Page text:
For wet trimming, the finished manicured flowers will go onto wire hangers, hung from the last bud or branch on the stem. Pack the hangers loosely so the buds are barely touching and hang the hangers to dry, approx. 4 inches apart from each other, to allow for at least an inch of airflow between buds
For dry trimming, you’ll want to use the above method, except for you won’t be taking wet flowers directly to your workers. Instead, you’ll be bringing in your hangers full of almost dry branches, and the workers will work directly into your turkey bags or food-grade totes. Usually, for dry trimming, you’ll want your workers to remove the flowers from the stem directly into bags. Be careful not to let your material get too dry before trimming, or it will be too delicate to handle effectively.
While you are working, and especially after you are finished, you might have quite a sticky mess. Our preferred method for cleaning is to use olive oil and table salt. Approx 1 tablespoon of olive oil, when mixed with one teaspoon of coarsely ground salt, when rubbed between the hands, will emulsify the resin and it will easily rinse away with hot soapy water. For larger jobs, even your carpet may require cleaning, so consider who you will call or where you will rent your favorite scrubber.
For more information and more tips, make sure to keep reading RootsandHarmony.com and check out our 2010, 2009, and 2008 medical gardening calendars. If you have any questions or tips on trimming, please post comments here and keep the discussion rolling!
Climate is one of the most misunderstood factors for beginning and intermediate growers. The key to good climate control is understanding the relationship between your plants and nature, and how you mimic and manage that relationship when you go indoors or into a greenhouse to grow. The three big aspects of climate control are temperature, air movement, and humidity. Other factors, such as CO2 concentration, can also be considered and managed.
Temperature is often one of the most difficult things to manage for new growers. It is so crucial to the development and lifecycle of plants that it can’t be overstated. While most new growers tend to air on the side of overheating, overcooling your garden is an equal concern. Either extreme will cause your plants too shut down and stop growing, and in the most severe cases, even die altogether.
First, in order to prevent guessing, get yourself a decent hygrometer. This is a handy little device that will tell you the temperature and humidity of your environment. The common ones available in garden stores today have a minimum/maximum feature, which will tell you at any given time the highest and lowest temperatures recently recorded, as well as the corresponding humidity levels. The magic numbers are 75 degrees during the day (when your lights are on) and 68-70 during the night (your plants expect a slight cool down when the sun isn’t out).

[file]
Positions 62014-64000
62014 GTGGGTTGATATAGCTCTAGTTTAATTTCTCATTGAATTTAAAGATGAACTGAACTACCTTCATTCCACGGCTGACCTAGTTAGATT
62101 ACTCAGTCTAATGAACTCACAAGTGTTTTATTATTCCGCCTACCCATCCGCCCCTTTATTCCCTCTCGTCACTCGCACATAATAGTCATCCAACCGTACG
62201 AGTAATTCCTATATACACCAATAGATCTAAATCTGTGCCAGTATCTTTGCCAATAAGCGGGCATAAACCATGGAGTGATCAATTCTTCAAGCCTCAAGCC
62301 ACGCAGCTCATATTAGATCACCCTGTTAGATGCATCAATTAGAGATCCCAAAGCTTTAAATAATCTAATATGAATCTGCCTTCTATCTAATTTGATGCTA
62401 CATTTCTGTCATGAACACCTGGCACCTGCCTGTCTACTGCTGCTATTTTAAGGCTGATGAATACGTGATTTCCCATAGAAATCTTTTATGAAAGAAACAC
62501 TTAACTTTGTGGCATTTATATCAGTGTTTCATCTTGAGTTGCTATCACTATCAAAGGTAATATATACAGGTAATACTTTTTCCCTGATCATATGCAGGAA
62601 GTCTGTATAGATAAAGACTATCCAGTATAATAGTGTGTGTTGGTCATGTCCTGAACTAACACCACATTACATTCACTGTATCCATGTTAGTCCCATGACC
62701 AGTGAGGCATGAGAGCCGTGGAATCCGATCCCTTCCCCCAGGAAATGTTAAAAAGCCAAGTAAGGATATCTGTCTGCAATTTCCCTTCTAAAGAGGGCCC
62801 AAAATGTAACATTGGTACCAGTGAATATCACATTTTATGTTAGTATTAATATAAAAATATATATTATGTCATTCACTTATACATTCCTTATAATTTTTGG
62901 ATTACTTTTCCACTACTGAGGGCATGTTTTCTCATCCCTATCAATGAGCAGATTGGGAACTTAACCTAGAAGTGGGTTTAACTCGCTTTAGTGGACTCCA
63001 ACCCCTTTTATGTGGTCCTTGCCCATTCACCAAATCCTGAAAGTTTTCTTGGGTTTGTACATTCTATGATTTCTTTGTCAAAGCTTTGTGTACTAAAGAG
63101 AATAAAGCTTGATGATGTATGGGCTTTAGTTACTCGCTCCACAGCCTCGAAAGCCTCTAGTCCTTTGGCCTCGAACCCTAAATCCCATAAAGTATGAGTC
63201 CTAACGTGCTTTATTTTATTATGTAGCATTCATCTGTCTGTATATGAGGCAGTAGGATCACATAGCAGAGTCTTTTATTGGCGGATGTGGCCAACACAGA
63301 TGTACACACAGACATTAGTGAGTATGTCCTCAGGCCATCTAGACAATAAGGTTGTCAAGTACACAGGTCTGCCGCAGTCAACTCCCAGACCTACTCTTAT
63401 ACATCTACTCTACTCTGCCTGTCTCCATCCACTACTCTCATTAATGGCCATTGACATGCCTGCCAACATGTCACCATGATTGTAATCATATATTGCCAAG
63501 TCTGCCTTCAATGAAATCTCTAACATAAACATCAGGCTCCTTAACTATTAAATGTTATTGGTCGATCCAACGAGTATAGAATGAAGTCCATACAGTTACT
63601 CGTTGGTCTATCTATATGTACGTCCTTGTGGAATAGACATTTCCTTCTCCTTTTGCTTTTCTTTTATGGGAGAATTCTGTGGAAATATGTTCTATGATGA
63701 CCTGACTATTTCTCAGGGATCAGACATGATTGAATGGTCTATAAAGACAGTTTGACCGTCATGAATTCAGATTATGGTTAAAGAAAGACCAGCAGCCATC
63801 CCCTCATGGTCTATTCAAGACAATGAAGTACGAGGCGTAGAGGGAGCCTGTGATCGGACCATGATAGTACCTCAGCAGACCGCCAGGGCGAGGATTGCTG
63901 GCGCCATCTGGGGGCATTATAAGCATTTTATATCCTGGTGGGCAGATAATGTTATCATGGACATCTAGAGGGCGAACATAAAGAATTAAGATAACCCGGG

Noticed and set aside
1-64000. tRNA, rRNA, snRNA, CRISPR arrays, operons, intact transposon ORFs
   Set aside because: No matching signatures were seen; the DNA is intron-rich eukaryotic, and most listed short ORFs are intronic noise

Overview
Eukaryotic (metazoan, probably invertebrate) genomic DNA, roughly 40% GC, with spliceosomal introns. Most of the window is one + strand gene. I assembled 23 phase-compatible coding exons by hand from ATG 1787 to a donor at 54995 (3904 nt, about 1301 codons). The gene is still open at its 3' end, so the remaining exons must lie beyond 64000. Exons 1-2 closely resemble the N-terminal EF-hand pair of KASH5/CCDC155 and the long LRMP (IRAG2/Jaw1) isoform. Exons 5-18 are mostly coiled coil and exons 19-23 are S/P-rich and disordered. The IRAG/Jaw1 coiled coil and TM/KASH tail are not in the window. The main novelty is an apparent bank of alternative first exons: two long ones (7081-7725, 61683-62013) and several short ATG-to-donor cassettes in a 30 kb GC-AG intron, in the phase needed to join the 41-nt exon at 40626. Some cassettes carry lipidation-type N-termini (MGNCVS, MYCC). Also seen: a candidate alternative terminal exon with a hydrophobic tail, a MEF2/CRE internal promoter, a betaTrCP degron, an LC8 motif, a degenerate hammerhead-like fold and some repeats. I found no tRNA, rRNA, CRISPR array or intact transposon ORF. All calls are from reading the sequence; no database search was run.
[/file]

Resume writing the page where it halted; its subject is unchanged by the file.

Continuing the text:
Anything above 80 degrees is getting towards the dangerous end of the scale for most indoor fruits and flowers. Transpiration (water leaving the leaves due to evaporation) will begin to exceed the rate of hydration (water entering the plants roots), therefore drying your plants out, no matter how much water you give them. As you approach 90 degrees, this will start to have a noticeable effect on the health of your plant. Dry, brittle, yellow fan leaves, and dead, shriveled old growth will begin to appear. If you notice that your high/low is getting up to 90 or more, and you are witnessing these symptoms, you should first address your temperature problem. You may in fact be under-watering as well, but you’ll never know until you get your transpiration/hydration balance in check. There are other problems that can come with high heat; certain pests and parasites, including mildews and mold, thrive in warmer temperatures, and unhealthy plants are at a distinct disadvantage in trying to naturally to fight them off. As well, your plants will manifest strange growth patterns in an attempt to cool and aerate it’s fruit. Stretching stems and flowers, airy or “fluffy” fruit development, and overall low yield will result. In addition, extreme temperatures can even trigger hermaphroditic behavior, which is a natural defensive reproductive reaction the plant has to shock or stress.